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I am working on a project in Cygwin. In an attempt to create multiple threads in C, and each thread calls another executable through the command line using the system() function, it turns out things are not working properly. Specifically, the code I have is like this:

#include <pthread.h>
#include <stdio.h>
#define NUM_THREADS     5

void *PrintHello(void *threadid)
  long tid;
  tid = (long)threadid;
  system("date ");

int main (int argc, char *argv[])
  pthread_t threads[NUM_THREADS];
  int rc;
  long t;

  for(t=0; t<NUM_THREADS; t++){
    printf("In main: creating thread %ld\n", t);
    rc = pthread_create(&threads[t], NULL, PrintHello, (void *)t);
    if (rc){
       printf("ERROR; return code from pthread_create() is %d\n", rc);

But it does not work. The error I get is segmenetation fault with stack overflows. Anyway has an idea on how to call other executables in the system shell in parallel by creating multiple threads? Thanks.

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There is nothing obvious wrong with the code and it runs fine on linux. As a shot in the dark, did you link with -pthreads, -lpthreads, etc.? –  Duck Oct 31 '10 at 5:31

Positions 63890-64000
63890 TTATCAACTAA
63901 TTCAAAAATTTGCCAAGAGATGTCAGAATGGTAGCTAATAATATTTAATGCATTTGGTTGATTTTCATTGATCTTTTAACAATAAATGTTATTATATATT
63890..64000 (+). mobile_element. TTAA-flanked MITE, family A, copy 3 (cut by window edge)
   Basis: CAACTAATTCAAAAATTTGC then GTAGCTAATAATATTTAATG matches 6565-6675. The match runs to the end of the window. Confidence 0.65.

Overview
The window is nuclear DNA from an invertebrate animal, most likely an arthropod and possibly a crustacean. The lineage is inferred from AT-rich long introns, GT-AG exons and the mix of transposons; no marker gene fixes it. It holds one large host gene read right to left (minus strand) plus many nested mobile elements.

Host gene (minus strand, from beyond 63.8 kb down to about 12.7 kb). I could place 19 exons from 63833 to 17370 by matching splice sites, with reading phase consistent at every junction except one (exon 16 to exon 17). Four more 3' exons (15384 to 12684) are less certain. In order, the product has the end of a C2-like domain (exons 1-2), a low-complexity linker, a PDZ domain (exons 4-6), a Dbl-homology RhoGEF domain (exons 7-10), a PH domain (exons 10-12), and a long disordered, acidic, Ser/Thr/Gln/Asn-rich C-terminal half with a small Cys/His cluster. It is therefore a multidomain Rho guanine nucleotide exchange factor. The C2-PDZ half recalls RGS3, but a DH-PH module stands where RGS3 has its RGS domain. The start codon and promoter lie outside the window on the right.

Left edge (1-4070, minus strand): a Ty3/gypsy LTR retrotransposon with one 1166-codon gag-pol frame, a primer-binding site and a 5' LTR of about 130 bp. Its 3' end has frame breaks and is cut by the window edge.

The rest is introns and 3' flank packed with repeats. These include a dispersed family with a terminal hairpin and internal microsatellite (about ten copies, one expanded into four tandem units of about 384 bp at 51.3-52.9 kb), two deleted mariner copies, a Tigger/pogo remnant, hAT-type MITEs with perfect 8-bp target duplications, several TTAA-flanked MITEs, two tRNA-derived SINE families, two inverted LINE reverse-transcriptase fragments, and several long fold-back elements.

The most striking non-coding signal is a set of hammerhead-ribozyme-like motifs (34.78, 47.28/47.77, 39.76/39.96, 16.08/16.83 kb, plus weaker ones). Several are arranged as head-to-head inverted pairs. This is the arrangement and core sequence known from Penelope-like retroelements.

2 Answers 2

Add this code :

for(t=0; t<NUM_THREADS; t++){
  pthread_join(threads[t], NULL);



as called in main().

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You should explain why. –  pilsetnieks Apr 14 '13 at 11:54

That issue looks worth reporting to the Cygwin mailing list.

What you can do instead is to do away with threads and use fork()/exec() or spawn(_P_NOWAITO, ...) to create the child processes.

(spawn() actually is a family of functions; see /usr/include/process.h for details. Its use is recommended as it avoids Cygwin's high fork overhead.)

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